Friday, September 17, 2010

Democrat Rep. Gene Taylor (MS-4) Signs on to Repeal Health Care Bill

This evening I received an energized voice message from my sister informing me that her congressman, Gene Taylor (D-MS) had signed on to Steve King's (R-IA) petition to repeal the health care reform bill, becoming the first Democrat to do so.  Jake Sherman at Politico shares my sister's hunch that this is an important development:
Taylor is the 172nd person to sign on the act to repeal the bill – following conservative Republican Rep. Steve King (Iowa), who offered the act on June 16. The entire House Republican leadership has also signed onto the petition. Taylor is the second person to join the effort to repeal the bill since the August recess, following Pennsylvania Republican Rep. Jim Gerlach.

Taylor underscores how unpopular the legislation is in some conservative districts held by Democrats — although he voted against the bill. Taylor, though, has bucked trends for years, holding onto the Gulf Coast seat since 1989.

He earned some conservative praise for his signature.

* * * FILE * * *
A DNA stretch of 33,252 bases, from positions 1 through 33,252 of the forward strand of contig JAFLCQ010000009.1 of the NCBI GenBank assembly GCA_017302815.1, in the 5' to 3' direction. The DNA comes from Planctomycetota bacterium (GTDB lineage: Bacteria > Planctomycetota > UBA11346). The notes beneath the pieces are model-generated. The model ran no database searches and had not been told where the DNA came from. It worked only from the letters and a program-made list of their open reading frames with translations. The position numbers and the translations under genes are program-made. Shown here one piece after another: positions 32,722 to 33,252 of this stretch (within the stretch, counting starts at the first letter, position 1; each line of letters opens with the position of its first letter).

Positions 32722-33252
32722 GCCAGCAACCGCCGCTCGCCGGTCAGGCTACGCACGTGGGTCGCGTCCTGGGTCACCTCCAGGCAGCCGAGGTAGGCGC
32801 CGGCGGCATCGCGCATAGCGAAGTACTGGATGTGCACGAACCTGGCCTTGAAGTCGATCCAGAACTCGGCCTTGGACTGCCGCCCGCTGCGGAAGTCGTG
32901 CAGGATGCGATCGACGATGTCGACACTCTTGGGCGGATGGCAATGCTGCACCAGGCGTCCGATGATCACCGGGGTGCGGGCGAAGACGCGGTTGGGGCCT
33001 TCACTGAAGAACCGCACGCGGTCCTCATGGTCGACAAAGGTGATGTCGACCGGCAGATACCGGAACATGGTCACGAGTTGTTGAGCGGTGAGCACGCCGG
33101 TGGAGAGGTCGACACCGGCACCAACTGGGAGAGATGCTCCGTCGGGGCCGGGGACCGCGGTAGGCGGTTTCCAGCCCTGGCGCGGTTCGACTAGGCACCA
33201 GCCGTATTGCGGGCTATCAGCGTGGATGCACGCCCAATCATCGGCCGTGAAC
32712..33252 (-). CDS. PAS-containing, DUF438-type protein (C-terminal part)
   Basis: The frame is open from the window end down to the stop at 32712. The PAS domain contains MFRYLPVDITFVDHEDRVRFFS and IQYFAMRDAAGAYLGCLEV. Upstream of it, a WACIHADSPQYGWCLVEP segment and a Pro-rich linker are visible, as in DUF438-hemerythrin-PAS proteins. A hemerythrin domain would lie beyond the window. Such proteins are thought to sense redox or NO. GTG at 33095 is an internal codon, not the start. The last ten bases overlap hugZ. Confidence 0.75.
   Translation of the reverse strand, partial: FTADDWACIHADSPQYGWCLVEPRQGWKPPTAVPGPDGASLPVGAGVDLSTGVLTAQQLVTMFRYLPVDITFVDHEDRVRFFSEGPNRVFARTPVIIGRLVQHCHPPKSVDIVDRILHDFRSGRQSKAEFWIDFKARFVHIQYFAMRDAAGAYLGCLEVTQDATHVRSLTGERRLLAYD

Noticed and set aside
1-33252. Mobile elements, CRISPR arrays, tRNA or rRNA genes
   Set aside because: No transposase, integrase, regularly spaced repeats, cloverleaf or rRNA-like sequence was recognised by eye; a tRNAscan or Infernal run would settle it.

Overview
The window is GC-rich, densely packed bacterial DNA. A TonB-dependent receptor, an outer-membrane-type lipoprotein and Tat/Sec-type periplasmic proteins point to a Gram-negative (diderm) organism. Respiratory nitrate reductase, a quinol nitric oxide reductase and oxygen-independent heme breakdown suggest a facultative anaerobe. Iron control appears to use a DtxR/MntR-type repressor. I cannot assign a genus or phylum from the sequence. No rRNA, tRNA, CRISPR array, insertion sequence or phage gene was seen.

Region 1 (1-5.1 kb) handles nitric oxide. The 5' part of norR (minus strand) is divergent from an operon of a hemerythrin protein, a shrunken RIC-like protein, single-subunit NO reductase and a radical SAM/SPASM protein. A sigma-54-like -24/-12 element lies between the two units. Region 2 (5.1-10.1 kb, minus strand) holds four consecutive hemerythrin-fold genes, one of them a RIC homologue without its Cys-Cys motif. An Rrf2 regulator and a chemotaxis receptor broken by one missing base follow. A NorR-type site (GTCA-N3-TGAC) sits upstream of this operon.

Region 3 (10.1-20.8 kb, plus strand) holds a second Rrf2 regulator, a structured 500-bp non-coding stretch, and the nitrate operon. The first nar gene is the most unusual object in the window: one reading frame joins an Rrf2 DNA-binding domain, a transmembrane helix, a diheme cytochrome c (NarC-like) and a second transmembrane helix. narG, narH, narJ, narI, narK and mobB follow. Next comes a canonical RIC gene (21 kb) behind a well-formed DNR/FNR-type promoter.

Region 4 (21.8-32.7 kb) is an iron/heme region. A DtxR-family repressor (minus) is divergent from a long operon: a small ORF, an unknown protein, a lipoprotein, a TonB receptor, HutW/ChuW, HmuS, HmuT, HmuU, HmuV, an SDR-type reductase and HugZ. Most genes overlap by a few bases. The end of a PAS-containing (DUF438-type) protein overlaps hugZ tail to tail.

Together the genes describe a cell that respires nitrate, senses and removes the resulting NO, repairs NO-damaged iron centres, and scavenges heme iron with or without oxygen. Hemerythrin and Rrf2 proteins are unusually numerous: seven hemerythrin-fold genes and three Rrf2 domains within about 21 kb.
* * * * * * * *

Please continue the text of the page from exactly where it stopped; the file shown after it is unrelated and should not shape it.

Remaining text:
“We are pleased to see Representative Gene Taylor choosing principle over party,” Heritage Action CEO Michael A. Needham said in a news release. “His commitment to representing his constituents, who have been opposed to Obamacare from the beginning, is refreshing.”
Indeed.  Congressman Taylor has a long and strong record of voting for principle over politics and listening to his constituents.  Perhaps he will be invited to make the key note address at the 2012 Republican Convention in a reprise of former Georgia Governor, then Senator Zell Miller's stunning performance in 2004:

Read more from Ed Morrissey and The Wall Street Journal here and here.  H/T Leslie!

1 comment:

  1. If you are a truly concerned conservative Tracy, why would you oppose healthcare for people who need it? The healthcare bill is not what I want it to be, but it did allow me the chance to get health coverage which I couldn't get before. I am thankful that this bill passed. Without it, who knows where'd I be. I don't support the individual mandate; I believe like other rational, industrial countries, we should have universal health care coverage. Before you start forming the words to say "socialism" and "communism" please really think about what you're saying. Do you understand those concepts? Or are you just speaking from a fear-based ideology that you're afraid to let go of? No one has the "right" answers about anything in this life. But, we could as nation, try to work together as compassionate people, without the drumbeat of false narratives. I've said my peace. Thanks for letting me comment.